The last few days, Stacie Chambers has been feeling sick. So sick, in fact, that she canceled a trip to Hillenbrand Stadium to watch Arizona’s marquee matchup against Oregon.
Chambers wanted to go, even if it meant she was surrendering her claim to UA softball fame.
See, Arizona’s Katiyana Mauga is on the verge of tying, and breaking, Chambers’ career home run record of 87. Chambers has been watching Mauga’s record-setting pace from afar — well, New Mexico — while she plans a move to Phoenix.
“I haven’t been able to watch too many games, but I see it,” Chambers said. “I think it’s awesome that she’s doing that well. If I get passed by anyone, I’d rather it was a Wildcat than anyone else. I’m rooting for her because I know that feeling when you’re doing that well, it’s a great feeling.”
Chambers played five years at Arizona, missing her first year dealing with a concussion, and Mauga should accomplish the feat in four. Once Mauga passes Chambers on Arizona’s career list, she’ll set her sights on the NCAA record of 95, set by Oklahoma’s Lauren Chamberlain in 2015.
Mauga’s chase for power-hitting supremacy has been discussed all season long, but the San Diego native has never been one for self-adulation.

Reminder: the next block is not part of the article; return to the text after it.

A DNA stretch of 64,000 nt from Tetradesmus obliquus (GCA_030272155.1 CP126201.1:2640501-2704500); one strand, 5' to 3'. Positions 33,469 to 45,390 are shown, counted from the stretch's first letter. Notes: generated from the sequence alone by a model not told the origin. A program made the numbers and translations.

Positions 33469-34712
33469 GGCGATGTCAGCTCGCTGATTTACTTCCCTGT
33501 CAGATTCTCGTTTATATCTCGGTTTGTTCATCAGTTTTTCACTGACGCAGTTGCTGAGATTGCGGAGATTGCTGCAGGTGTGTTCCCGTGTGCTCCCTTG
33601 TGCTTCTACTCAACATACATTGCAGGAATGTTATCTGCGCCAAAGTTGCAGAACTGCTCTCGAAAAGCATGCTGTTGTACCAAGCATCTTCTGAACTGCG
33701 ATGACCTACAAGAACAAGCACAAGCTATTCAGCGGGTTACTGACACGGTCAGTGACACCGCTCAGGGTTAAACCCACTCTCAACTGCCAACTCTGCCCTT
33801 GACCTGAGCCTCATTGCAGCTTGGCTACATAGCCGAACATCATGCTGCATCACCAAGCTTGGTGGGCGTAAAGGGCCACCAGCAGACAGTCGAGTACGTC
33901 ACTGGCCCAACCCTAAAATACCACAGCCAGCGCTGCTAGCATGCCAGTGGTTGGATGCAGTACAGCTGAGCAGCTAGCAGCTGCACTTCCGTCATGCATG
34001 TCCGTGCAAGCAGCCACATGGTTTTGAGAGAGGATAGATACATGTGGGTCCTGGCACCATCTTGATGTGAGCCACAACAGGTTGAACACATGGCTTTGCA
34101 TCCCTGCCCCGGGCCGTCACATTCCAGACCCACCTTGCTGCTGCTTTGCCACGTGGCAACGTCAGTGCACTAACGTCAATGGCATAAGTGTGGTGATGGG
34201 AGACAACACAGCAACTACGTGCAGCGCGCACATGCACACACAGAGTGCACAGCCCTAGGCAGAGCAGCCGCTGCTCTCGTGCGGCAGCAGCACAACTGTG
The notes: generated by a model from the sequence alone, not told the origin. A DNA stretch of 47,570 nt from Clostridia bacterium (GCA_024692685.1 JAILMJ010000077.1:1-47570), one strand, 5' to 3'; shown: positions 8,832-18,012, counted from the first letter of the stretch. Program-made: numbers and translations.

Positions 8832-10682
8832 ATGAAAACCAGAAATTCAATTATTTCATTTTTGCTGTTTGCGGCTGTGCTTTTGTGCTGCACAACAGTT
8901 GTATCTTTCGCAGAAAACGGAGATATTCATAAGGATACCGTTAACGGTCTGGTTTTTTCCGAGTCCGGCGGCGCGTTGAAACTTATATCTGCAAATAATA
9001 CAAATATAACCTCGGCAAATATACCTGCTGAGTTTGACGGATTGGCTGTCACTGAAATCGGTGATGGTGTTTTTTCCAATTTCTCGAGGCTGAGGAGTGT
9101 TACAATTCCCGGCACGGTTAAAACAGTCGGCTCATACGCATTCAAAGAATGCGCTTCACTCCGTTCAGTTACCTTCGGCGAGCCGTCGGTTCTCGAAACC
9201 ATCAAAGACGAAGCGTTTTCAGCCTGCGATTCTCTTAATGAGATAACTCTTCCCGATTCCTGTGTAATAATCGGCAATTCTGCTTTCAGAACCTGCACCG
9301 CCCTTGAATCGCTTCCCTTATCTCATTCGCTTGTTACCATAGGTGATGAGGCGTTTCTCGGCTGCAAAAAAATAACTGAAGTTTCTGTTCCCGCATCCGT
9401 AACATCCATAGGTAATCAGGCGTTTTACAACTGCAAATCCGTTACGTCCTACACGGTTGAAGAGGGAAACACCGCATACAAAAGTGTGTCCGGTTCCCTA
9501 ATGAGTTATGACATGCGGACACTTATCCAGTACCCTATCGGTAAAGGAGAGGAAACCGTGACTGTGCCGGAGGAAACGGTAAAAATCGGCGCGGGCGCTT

On Wednesday, Mauga was asked about the home run chase for the umpteenth time.
She smiled but shrugged it off. Like she always does. Mauga’s teammates are excited, the fans are in a state of suspense and the media won’t stop asking. Saturday and Sunday’s games will broadcast nationally on ESPN2, too.
All the same, Mauga just wants to win. Arizona needs the wins too — the Wildcats (43-3, 13-2 Pac-12) are battling with the Ducks for Pac-12 supremacy.
“I mean, it’s there. It’s always going to be there,” Mauga said of the chase. “I’m trying not to think about it and just going out there and trying to get on base for the team and produce, either getting base hits or walks, not so much home runs. If it does go over, it goes over.”
It tends to go over quite a bit, and with a consistency that college softball has never witnessed before. With Mauga’s next home run, she’ll be the first player to ever hit 20 or more home runs in all four seasons of her career.
“That stat in itself, I think, puts her in the discussion of who is the best home run hitter of all time?” said Pac-12 analyst Kenzie Fowler, a former Canyon del Oro High School and UA standout. “She’s in that discussion.”
Mauga hit 20 long balls as a freshman, 26 as a sophomore, 21 as a junior and currently has 19 with nine regular-season games remaining. She is not the typical all-or-nothing power hitter, either — Mauga has struck out only 12 times in 111 at-bats this season after only striking out 22 times in 167 at-bats last season.
Seemingly each “Mauga bomb” has meant something — 32 of her home runs either tied the game or gave the Wildcats a lead. She has five career walk-off home runs.
All of that together, and Mauga’s power-hitting prowess has made her something of a cult hero at Hillenbrand Stadium.
When she steps up to the plate, the crowd shouts “MAUUUUGA” in unison.
Mo Mercado, Arizona’s senior shortstop, has played with Mauga since they were both 13 years old.